As we know, the USS Mason fired Nulka decoys to spoof the incoming AShMs. This suggests that both the missiles were known to be, or strongly suspected of being, radar-guided. The exact missile type is open to debate. Some sources suggest that the USS Mason may have been targeted by the Chinese Hongdu Aviation Industry C-101 AShM. Other sources dispute this, and state that the missiles involved were either China Precision Machinery Import and Export C-801 or C-802 family AShMs. Speculation has stated that the Houthi militia alleged to have fired the AShMs may have received such weapons from Iran. Research performed by the Stockholm International Peace Research Institute, a non-governmental organisation based in Stockholm, Sweden, shows no record of Iran, or Yemen, receiving the C-101 weapon, although it does note that Iran has received both C-801 and C-802 weapons last decade and in the 1990s, with Yemen having received 25 C-801 AShMs from the People’s Republic of China in 1995. What is not in dispute is that all of these AShMs employ Active Radar Homing (ARH) seekers, by which the missiles employ a radar to locate their target, usually operating in Ku-band (13.4-14/15.7-17.7 gigahertz/GHz) according to some sources for the C-101 and C-801, and possibly X-band (8.5-10.68GHz), sources continue, for the C-802.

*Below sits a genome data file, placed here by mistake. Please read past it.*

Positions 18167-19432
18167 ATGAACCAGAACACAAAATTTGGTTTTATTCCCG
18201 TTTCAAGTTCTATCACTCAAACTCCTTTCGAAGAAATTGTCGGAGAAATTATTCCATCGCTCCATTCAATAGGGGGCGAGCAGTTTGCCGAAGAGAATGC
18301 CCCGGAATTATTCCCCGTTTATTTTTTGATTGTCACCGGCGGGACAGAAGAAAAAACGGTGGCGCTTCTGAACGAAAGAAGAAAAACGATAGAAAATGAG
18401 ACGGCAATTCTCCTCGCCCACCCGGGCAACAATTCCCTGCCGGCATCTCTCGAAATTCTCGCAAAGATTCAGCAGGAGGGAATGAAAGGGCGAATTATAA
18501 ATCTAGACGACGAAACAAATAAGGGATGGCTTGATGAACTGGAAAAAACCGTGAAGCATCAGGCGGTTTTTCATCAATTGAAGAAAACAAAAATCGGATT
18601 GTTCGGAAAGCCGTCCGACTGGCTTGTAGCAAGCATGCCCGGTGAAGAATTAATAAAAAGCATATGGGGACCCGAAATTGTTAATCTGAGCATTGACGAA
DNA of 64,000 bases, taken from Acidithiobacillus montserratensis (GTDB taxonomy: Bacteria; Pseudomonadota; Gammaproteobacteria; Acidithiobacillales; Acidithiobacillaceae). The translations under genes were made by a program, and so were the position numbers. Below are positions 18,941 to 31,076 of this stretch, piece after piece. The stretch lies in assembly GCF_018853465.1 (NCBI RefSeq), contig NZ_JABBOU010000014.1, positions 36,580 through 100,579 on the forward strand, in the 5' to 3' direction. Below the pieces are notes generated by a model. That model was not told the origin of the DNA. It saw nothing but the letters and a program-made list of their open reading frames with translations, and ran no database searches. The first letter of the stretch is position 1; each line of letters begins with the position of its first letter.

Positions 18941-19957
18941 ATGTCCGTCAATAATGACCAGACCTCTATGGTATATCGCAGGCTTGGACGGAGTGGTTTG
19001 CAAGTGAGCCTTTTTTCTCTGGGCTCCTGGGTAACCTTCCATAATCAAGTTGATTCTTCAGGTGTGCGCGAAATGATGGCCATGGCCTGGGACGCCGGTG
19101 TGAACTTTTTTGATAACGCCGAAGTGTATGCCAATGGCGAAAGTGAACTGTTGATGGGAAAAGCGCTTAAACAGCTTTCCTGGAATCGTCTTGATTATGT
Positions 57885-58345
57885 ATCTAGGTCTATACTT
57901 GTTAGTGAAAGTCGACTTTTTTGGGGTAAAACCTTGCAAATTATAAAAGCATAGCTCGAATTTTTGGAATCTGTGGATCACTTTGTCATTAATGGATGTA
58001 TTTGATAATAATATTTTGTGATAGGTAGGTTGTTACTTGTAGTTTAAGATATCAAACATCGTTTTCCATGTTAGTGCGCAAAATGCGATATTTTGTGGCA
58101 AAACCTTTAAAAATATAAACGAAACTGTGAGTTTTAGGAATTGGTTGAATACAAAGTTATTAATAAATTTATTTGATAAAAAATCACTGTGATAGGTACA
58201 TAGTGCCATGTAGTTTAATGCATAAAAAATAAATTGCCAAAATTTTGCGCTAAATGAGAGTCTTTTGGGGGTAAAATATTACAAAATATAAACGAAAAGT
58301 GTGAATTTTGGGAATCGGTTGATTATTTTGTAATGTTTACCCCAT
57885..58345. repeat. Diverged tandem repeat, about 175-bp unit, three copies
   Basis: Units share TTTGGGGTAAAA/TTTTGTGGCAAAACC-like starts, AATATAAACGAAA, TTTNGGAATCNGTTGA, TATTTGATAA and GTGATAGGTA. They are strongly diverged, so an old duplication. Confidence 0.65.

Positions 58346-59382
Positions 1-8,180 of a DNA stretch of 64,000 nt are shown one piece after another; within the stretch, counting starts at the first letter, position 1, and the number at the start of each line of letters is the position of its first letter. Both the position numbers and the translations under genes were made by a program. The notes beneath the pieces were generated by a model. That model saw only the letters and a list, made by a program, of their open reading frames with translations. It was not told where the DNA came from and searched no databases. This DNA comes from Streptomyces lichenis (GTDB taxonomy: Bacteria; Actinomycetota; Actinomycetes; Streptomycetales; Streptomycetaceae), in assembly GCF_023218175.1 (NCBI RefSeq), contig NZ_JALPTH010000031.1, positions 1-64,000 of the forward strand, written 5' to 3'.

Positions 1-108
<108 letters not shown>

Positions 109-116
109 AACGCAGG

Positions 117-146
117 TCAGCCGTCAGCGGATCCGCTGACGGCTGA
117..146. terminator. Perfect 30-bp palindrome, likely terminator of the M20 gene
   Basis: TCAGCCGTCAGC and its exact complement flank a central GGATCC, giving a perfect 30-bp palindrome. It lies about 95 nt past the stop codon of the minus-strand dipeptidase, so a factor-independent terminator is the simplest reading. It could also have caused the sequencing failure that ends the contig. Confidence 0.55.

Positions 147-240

The firing of the Nulka decoy was almost certainly triggered by the USS Mason’s Raytheon AN/SLQ-32(V) family electronic warfare suite. Put simply, the AN/SLQ-32(V) detects hostile radar signals, such as those being transmitted by AShMs, and then triggers the launching of decoys such as the Nulka (see above) to spoof the incoming threat. The incident on the Red Sea on 9 October underlines the importance of EW to navies around the world. Todd Caruso, low observable tactical aircraft business development manager at BAE Systems, argues that naval EW: “represents the ability for (navies) to control and dominate the electromagnetic spectrum. Control of radar signals, radio signals and infrared signals across the spectrum enable (navies) to sense, protect and communicate. At the same time, (naval EW) can be used to deny adversaries the ability to either disrupt or use these signals.”